With WxSqueak you can create SmallTalk programs that use the WxWidgets GUI, and therefore have a native look and feel. Thus, you can create a Windows program in Squeak, with native windows, toolbars, and menus. There is no need to program in another GUI such as morph, and make your users learn a new GUI paradigm just to execute your program.

WxWidgets is still in its early stages, but I found it very feature complete. Since it uses WxWidgets, which is a mature library, there is a large number of graphical controls that can be used from your program.

In the next weeks, I will be providing an example of a program written with Squeak and WxSqueak. I be also writing about some of the features of SmallTalk and Squeak that make it so useful for programmers in general. Keep reading, and I will add more details in future posts.

Suggested Reading

Smalltalk Best Practice Patterns, by Kent Beck

Smalltalk 80: The Language (Addison-Wesley Series in Computer Science), by A. Goldberg and D. Robson

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About the Author

Carlos Oliveira holds a PhD in Systems Engineering and Optimization from University of Florida. He works as a software engineer, with more than 10 years of experience in developing high performance, commercial and scientific applications in C++, Java, and Objective-C. His most Recent Book is Practical C++ Financial Programming.

2 Responses to “Native-looking programs in Smalltalk with WxSqueak”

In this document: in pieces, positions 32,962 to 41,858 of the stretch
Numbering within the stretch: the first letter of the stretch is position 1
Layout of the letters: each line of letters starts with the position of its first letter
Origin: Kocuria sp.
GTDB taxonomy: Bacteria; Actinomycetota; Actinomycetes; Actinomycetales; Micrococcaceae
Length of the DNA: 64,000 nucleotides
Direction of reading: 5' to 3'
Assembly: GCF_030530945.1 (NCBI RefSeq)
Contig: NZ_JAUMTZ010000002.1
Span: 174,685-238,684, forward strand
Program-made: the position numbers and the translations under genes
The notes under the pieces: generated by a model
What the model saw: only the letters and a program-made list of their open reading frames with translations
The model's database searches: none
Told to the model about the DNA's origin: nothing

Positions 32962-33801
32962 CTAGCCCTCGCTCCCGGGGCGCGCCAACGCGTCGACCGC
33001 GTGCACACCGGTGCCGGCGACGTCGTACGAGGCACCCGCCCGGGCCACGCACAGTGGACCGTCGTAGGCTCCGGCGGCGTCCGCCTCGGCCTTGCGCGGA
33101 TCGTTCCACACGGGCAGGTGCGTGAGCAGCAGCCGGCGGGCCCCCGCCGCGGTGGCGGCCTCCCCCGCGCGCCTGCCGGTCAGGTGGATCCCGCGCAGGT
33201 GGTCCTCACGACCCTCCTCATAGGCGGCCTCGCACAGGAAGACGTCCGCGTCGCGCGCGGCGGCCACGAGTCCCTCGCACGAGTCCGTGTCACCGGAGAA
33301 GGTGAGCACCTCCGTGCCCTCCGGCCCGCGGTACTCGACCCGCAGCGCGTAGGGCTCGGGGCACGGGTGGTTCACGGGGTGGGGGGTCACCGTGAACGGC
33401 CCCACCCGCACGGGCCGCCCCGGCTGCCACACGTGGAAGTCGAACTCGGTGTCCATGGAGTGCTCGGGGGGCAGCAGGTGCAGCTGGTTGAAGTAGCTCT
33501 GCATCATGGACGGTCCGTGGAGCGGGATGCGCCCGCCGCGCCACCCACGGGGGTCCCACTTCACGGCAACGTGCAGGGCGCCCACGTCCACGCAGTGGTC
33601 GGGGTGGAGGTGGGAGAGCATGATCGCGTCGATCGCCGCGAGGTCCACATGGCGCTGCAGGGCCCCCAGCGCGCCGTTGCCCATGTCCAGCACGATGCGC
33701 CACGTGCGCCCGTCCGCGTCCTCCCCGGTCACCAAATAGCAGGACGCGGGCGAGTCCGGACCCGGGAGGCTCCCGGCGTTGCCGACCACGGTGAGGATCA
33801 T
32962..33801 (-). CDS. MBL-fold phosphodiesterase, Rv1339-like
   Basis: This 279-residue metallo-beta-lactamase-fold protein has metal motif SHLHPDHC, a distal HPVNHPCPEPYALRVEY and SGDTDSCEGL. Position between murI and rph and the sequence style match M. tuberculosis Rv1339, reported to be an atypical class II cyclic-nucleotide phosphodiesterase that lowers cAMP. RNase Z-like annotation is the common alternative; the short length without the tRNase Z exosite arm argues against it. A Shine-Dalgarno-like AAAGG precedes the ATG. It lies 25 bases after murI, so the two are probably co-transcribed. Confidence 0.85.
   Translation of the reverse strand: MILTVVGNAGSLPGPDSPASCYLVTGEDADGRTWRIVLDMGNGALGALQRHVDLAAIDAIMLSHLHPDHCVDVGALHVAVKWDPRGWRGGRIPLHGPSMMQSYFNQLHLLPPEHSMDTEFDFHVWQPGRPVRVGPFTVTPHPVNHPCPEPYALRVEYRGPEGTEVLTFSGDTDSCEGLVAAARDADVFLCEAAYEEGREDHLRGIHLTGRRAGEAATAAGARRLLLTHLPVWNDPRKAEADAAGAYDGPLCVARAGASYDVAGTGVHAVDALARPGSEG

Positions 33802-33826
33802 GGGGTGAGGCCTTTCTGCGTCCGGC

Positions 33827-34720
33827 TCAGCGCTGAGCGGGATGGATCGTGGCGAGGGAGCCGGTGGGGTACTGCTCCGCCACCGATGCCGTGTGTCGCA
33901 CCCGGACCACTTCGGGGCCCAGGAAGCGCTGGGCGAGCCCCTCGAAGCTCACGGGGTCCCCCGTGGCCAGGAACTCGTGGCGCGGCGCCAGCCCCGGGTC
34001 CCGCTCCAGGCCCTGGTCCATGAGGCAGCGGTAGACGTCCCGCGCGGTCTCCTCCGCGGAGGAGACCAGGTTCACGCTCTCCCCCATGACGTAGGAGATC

1. Compiled versus inrerpteted isn’t really the issue here there’s no reason why a system can’t compile the source code down to machine code (so that it’ll run faster than an inrerpteted system) while still keeping the source code handy so that it can be tinkered with and recompiled on the fly. Plenty of systems do that, including various JavaScript implementations, as well as lots of implementations of other languages like Java and Smalltalk and so on.But you’re right, the standard way to distribute a program written in (for example) C++ is to compile it down to something that has no more connection with the source code. When you run the program on your machine, there’s no way for you to point your mouse at a widget in the running program and say show me the source code for this, because the executable file doesn’t even contain the source code. That’s the thing that I think is sad. As long as the code is under an Open Source license, and as long as there aren’t any technical reasons (like limited storage space) for not wanting to have the source handy, we might as well include the source with the executable, and offer a way for users to easily see how the source is connected to the things they see on the screen.

    By Sujatha on Dec 12, 2015

  2. I agree with you, maybe this idea is not taken seriously because of security issues, but I wish there was a simple way to do this using traditional languages such as C++ and Java.

    By coliveira on Dec 30, 2015